The world over, five-eighths are the bullseye for assessment.

Those in New Zealand are rated against the deeds of Daniel Carter while players in the Springbok colours have to expect comparisons with Naas Botha and the way those stars orchestrated their teams' fortunes.

Men in the No10 jersey get controlled or patchy assessments without much in between. They feel the warmth in victory but are blamed for poor decisions about possession when their teams miss their mark although the quality of that ball or the match circumstances are often overlooked.

Beauden Barrett and Elton Jantjies are both wearing some heat for their work in the Rugby Championship as the All Blacks and Springboks square off tomorrow at Albany.


New Zealand has become fixated with the offerings from Barrett and especially his goal-kicking success ratio without perhaps assessing the possession he's getting, in what situations and the team patterns he's being asked to play. His form fluctuates but he's no different from most of his teammates and opponents who battle those production flaws.

Barrett is a brilliant player and in the top layer of All Black pivots but has been struggling to find a better tempo to his recent work.

Perhaps it's the game plan, the ball delivery, the opposition defiance or an amalgam of those factors but the team flow and Barrett's snap have been patchy.

In South Africa there are similar barbs being aimed at Jantjies after a patchy performance in last week's stalemate against the Wallabies.

That match has blurred a season when he was strong for the Lions in Super rugby, solid in the series win against France and twin Rugby Championship victories against the Pumas.

Questions remain about Jantjies' ability to cut it at the top level, issues which are sidecar passengers to every No10's motorbike.

Famous Springbok five-eighths before him, Morne Steyn, Henry Honiball, Joel Stransky and Botha all weathered periods of criticism and praise. As so many coaches have said, it comes with the territory.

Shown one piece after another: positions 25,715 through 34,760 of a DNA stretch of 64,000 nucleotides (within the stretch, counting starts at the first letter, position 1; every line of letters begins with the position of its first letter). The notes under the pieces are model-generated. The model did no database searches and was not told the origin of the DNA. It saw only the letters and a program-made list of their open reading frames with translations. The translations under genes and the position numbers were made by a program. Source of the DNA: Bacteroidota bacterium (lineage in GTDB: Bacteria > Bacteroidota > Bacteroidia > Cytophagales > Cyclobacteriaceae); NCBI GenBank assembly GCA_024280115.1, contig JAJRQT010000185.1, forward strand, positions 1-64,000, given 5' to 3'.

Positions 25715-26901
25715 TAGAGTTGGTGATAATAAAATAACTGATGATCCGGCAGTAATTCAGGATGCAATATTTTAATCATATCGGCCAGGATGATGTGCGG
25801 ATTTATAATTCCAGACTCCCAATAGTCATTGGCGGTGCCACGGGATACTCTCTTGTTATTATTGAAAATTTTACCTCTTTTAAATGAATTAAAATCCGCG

Departing Lions coach Johan Ackermann mentored Jantjies and said his impact was similar to Barrett's when he was given the freedom to play rather than operating under stringent instructions.

Those comments suggest when the grind is on in top-level tests where the pressure gets tighter and the margins for success are reduced, Jantjies' form and decisions can waver. That scenario played out in Perth in the 23-all draw with Australia. Jantjies' response tomorrow will be one key area for the Boks in their attempt to reverse recent results against their hosts.

Midfield defence, scrum connections, tactical appreciation from the back three - the list of fix-it areas for the Boks is broad.

However, they are on a stronger flow than their poor 2016 performances.

This is a step up for them - probably more of a hillock - and coach Allister Coetzee who is working to find the methods which best suit his players and their skills.

The Boks missed the mark last year but have tuned their tactics, picked form players and attacked games.

The All Blacks are not on top of their game but are better than most at scratching out results when they are under the cosh.

If they find the right mixture at Albany tomorrow night, Barrett will be tough to handle but if the Boks push in front and limit their mistakes then they will look to Jantjies to help turn the screw.